Printer To The Presidents

December 08, 1992|By Joe Nawrozki | Joe Nawrozki,Staff Writer

The last two times George Ward's printing firm in Dundalk did work for the White House, the Republicans were pulling the strings of power.

Today, Mr. Ward's work force is busy meeting a Dec. 21 deadline for President-elect Bill Clinton.

And that's just fine with Mr. Ward, a registered Democrat all his life.

"The last two years have been disastrous for the country on the manufacturing side," said the president of Bethesda Engraver Ltd. in the Holabird Industrial Park.

"The '80s were very social in Washington, but the last two years have been very dry for printing items for Washington," he said.

"These invitations are rays of sunlight as far as we're concerned," Mr. Ward said. The company head is referring to the approximately 60,000 invitations for Mr. Clinton's inauguration Jan. 20 on Capitol Hill.

The invitation package includes the formal invitation bearing the gold presidential seal, a program, black and white photographs of Mr. Clinton and Vice President-elect Al Gore and a map.

In 1980 and 1988, the local firm handled the printing jobs for Ronald Reagan and George Bush. This year, Mr. Ward submitted the low bid to the U.S. Government Printing Office and landed the $68,000 contract.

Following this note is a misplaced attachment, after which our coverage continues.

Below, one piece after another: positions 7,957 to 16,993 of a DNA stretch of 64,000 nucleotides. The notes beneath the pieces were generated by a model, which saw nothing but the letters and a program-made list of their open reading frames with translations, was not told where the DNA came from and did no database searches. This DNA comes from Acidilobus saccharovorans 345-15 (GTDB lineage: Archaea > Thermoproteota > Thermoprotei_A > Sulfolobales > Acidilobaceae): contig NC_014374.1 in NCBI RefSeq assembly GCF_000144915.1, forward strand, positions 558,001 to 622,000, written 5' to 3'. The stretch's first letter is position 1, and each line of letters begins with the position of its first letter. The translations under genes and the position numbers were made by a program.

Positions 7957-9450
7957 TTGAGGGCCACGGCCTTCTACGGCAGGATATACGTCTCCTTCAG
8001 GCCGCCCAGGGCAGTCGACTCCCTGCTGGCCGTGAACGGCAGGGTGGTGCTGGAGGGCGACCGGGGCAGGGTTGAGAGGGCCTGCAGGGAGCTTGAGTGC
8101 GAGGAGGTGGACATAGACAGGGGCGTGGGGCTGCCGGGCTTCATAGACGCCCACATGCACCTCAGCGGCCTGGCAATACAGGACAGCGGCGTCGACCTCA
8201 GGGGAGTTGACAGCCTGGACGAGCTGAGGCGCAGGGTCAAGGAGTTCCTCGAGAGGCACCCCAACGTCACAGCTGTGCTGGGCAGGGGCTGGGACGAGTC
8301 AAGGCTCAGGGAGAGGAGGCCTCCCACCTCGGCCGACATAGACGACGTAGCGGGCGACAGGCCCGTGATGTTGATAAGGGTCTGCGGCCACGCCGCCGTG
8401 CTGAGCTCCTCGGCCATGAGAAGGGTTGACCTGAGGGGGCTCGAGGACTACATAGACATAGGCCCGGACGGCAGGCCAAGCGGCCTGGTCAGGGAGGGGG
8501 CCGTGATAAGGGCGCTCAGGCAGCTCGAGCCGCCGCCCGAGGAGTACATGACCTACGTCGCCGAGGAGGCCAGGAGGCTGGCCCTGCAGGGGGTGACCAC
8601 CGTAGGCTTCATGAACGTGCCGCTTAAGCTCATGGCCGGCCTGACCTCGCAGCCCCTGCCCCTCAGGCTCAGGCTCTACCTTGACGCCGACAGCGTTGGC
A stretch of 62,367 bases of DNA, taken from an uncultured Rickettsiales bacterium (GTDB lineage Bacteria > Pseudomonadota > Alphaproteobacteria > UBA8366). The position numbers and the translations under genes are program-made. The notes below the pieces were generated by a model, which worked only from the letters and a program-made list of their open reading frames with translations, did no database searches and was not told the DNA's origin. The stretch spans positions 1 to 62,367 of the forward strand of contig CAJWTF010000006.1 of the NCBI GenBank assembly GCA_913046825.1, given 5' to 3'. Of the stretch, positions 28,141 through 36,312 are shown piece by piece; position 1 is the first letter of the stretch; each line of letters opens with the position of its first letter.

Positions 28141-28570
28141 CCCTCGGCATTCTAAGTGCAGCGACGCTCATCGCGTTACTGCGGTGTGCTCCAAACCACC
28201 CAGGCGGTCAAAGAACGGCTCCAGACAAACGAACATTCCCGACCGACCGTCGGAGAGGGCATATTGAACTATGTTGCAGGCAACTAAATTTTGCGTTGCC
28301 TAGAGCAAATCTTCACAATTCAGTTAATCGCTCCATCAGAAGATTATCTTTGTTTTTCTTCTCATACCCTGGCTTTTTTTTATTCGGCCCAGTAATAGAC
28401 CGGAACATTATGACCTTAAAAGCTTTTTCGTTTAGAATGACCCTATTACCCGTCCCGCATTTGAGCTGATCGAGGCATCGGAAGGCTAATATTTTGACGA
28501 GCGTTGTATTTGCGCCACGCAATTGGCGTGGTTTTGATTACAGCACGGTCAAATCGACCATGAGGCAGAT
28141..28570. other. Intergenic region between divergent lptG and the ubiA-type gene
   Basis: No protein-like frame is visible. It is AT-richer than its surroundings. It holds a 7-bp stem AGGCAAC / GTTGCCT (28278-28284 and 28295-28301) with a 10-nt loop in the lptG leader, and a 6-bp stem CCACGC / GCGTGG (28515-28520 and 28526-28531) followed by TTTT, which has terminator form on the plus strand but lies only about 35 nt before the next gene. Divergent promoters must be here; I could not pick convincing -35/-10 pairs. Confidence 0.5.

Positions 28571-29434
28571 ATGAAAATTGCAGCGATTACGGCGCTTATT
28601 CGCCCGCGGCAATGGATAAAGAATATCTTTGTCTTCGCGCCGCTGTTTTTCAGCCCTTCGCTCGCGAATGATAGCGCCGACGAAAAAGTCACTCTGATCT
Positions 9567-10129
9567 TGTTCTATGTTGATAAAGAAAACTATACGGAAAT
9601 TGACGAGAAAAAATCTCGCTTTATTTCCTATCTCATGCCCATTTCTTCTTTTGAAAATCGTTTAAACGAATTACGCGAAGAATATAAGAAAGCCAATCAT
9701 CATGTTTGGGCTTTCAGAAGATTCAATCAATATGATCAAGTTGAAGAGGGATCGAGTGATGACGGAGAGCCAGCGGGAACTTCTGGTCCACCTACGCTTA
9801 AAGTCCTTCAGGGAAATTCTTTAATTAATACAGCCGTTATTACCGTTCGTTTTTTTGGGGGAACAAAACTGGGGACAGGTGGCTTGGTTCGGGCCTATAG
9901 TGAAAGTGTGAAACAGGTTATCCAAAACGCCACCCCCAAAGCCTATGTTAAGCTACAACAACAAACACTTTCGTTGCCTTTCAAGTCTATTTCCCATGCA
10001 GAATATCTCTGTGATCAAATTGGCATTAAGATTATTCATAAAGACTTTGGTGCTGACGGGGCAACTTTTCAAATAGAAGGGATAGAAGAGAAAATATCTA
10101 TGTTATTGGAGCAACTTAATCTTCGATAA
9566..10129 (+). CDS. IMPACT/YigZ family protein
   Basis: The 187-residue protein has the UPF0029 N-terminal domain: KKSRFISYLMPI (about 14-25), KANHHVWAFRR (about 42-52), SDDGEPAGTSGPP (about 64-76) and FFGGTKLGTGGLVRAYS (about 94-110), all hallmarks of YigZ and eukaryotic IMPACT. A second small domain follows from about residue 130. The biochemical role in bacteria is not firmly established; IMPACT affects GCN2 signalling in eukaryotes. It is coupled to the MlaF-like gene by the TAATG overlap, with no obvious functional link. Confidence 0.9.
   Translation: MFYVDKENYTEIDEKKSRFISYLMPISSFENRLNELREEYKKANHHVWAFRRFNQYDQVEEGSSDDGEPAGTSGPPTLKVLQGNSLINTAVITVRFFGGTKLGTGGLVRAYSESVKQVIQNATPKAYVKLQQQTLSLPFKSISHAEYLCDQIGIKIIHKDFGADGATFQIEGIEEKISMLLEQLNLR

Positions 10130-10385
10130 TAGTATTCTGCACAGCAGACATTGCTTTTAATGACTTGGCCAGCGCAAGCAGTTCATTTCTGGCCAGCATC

"After a couple of times, you would think people here would take the job for granted," Mr. Ward said. "But they don't. The contract is a little bit of profit and a little bit of prestige."

Bill Hildebrand has been a printer 40 years, the last 18 at Bethesda. Yesterday, he was busy churning out the front portions of the invitations at his die stamp press. "It's always a little exciting when you do something connected with history," he said. "In printing, you always have to be careful so you can produce quality. But everything is rush, rush, rush in everything you do in printing."

Erwyn Clark, 33, has been a printer for nearly half his life and he was producing personal stationery bearing "Al Gore" at the top of each sheet of paper.

"I'm part of this and there's a sense of pride about it, among all of us," Mr. Clark said.

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